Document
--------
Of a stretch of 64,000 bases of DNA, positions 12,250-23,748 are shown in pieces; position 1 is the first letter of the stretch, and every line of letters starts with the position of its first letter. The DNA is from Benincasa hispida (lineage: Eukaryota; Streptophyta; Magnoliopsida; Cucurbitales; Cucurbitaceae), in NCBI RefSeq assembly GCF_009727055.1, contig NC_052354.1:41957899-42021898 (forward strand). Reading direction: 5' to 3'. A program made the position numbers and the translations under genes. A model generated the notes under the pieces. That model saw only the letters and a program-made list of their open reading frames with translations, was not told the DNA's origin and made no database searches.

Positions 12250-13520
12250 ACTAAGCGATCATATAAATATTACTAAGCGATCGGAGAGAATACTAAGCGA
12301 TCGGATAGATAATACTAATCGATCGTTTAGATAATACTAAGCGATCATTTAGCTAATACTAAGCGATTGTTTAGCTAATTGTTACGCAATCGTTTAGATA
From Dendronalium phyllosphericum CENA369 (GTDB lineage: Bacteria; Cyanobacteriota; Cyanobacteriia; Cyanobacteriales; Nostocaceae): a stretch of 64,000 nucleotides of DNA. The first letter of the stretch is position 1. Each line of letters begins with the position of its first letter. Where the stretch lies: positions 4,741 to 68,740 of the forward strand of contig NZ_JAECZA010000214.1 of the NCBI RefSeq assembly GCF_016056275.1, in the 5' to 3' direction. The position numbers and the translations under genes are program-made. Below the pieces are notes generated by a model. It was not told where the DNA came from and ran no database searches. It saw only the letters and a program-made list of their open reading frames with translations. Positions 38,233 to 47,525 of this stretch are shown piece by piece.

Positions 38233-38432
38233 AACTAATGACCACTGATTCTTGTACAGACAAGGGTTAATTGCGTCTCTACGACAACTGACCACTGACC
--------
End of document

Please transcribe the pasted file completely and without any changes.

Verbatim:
Of a stretch of 64,000 bases of DNA, positions 12,250-23,748 are shown in pieces; position 1 is the first letter of the stretch, and every line of letters starts with the position of its first letter. The DNA is from Benincasa hispida (lineage: Eukaryota; Streptophyta; Magnoliopsida; Cucurbitales; Cucurbitaceae), in NCBI RefSeq assembly GCF_009727055.1, contig NC_052354.1:41957899-42021898 (forward strand). Reading direction: 5' to 3'. A program made the position numbers and the translations under genes. A model generated the notes under the pieces. That model saw only the letters and a program-made list of their open reading frames with translations, was not told the DNA's origin and made no database searches.

Positions 12250-13520
12250 ACTAAGCGATCATATAAATATTACTAAGCGATCGGAGAGAATACTAAGCGA
12301 TCGGATAGATAATACTAATCGATCGTTTAGATAATACTAAGCGATCATTTAGCTAATACTAAGCGATTGTTTAGCTAATTGTTACGCAATCGTTTAGATA
From Dendronalium phyllosphericum CENA369 (GTDB lineage: Bacteria; Cyanobacteriota; Cyanobacteriia; Cyanobacteriales; Nostocaceae): a stretch of 64,000 nucleotides of DNA. The first letter of the stretch is position 1. Each line of letters begins with the position of its first letter. Where the stretch lies: positions 4,741 to 68,740 of the forward strand of contig NZ_JAECZA010000214.1 of the NCBI RefSeq assembly GCF_016056275.1, in the 5' to 3' direction. The position numbers and the translations under genes are program-made. Below the pieces are notes generated by a model. It was not told where the DNA came from and ran no database searches. It saw only the letters and a program-made list of their open reading frames with translations. Positions 38,233 to 47,525 of this stretch are shown piece by piece.

Positions 38233-38432
38233 AACTAATGACCACTGATTCTTGTACAGACAAGGGTTAATTGCGTCTCTACGACAACTGACCACTGACC